ACHRNEWS

Fine Tuning Continues With Recovery Technology

February 6, 2002
Recovery technology was a focus at the ThermaFlo booth.
ATLANTIC CITY, NJ — Familiarity can bring comfort rather than breed contempt. Walking the floor of the 2002 International Air-Conditioning, Heating, Refrigerating Exposition (AHR Expo) and seeing well-known names still promoting well-understood recovery technology brings a sense of stability to a once unstable sector of the industry. Improvements, embellishments, and some shifting of manufacturers were evident, but the basic elements are still in place.

Among newer items from Ritchie Engineering (Bloomington, MN) were the R70a recovery system with automatic switching, the R50a recovery unit for use with small to medium-sized systems, and the R100 Series with twin-cylinder, 1-hp, oil-less compressors for large commercial jobs.

Reftec International (Clearwater, FL) showed its new NanoVac, a more economical version of its full-featured Micro-Vac, but using a simplified approach involving the connection of two hoses and one valve.

Therma-Flo (Springfield, MA) talked up OZ Powermax, a 22-lb. recovery unit with a 1-hp compressor. It was said to be capable of going from vapor to liquid automatically. The company said the unit could be repaired in the field with a parts kit available through the company.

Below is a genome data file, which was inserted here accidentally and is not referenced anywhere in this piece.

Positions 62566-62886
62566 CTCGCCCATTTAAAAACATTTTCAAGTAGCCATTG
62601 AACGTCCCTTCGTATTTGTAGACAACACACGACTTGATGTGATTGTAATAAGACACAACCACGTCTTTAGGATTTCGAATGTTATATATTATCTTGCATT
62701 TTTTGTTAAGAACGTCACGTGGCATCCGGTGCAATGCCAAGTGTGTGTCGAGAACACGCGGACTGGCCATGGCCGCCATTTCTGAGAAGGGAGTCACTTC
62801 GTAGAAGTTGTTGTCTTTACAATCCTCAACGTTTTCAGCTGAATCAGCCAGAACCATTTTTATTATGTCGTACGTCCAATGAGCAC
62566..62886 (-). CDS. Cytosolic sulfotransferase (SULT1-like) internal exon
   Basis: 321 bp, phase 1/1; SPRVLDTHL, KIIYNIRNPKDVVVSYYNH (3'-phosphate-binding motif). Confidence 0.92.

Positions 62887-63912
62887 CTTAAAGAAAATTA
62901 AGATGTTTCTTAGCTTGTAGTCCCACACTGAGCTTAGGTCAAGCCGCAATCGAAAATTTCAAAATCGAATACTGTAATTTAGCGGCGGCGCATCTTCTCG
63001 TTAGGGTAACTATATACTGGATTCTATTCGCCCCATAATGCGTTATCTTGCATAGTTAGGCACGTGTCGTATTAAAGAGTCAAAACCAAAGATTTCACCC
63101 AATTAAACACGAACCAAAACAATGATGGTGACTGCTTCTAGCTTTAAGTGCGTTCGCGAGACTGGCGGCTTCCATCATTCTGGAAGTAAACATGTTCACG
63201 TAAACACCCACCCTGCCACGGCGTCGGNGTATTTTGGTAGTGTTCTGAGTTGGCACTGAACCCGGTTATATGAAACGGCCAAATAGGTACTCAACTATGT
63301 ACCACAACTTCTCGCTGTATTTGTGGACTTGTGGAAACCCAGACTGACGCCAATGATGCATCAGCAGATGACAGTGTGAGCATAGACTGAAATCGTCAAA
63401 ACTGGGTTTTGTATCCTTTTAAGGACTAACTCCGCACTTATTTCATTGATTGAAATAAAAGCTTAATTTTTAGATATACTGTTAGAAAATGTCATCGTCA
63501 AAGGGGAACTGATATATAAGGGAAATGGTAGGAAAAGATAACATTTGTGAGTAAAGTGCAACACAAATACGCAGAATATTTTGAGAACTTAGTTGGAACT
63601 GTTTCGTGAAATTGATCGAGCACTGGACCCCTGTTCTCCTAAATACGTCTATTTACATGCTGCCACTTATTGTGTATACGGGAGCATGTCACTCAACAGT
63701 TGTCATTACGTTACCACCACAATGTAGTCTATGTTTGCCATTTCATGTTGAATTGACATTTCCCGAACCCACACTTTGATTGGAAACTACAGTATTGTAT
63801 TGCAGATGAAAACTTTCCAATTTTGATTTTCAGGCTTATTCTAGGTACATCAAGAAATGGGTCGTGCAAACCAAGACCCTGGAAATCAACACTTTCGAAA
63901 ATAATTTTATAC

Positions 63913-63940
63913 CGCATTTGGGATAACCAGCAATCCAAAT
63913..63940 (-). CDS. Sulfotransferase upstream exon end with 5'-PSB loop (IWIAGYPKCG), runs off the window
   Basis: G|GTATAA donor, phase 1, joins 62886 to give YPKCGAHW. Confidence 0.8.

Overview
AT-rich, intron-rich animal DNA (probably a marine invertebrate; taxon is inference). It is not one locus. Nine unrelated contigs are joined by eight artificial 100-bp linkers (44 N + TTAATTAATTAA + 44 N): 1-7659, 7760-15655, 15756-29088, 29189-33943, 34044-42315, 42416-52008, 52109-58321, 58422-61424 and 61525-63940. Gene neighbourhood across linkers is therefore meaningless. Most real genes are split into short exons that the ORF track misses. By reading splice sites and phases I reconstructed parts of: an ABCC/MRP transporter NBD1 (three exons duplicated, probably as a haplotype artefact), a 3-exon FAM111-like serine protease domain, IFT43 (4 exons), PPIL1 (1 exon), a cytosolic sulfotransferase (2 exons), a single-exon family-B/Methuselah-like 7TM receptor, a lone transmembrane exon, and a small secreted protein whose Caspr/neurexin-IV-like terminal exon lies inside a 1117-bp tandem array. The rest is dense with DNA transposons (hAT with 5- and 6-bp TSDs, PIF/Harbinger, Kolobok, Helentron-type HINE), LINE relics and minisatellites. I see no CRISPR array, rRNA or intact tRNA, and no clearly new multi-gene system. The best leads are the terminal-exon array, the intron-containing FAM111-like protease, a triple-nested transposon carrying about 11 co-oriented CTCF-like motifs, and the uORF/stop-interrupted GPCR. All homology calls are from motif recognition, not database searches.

National Refrigeration Products (Philadelphia, PA) showed its Globesaver oil-less unit for use with R-12, -22, -502, -134a, as well as blends. It also touted the Mini-Globesaver recovery unit and ReVac, a combination oil-less recovery unit and vacuum pump.

Serv-I-Quip (Downingtown, PA) showed an R-410A reclamation system. It was said to safely handle the higher pressures of what the company called “increased drier (technology) to address moisture issues.”

A recovery station from ITE in Belgium is said to work with CFCs, HCFCs and HFCs. It has an oil-less compressor, is self-discharging, and automatically recovers liquid and vapor.

Europe was also represented in the recovery sector by the Spanish company Stag, which has an interesting marketing approach. The company first is hoping to establish a base in South America and eventually bring the product and its Spanish language literature and support services to heavily Hispanic enclaves in the United States.

The recovery equipment at one booth requires as much of an explanation about corporate changes as it does the equipment itself. The booth was jointly shared by TIF, Amprobe, Promax, and Robinair, the latter two manufacturers of recovery equipment. The recent acquisition by SPX (longtime owner of Robinair) of ATP Corp. (Miami, FL), which owns Amprobe, TIF, and Promax, brought all four companies under one roof. One technology item noted at the booth was of plans to incorporate Promax’s drive-train technology into the Robinair units.

Also, Promax showed the Minimax, a light and more compact recovery machine that works with all existing refrigerants, including R-410A.

In the area of cylinders, Amtrol (West Warwick, RI) offered units with dual-port liquid/vapor valves.

Publication date: 02/11/2002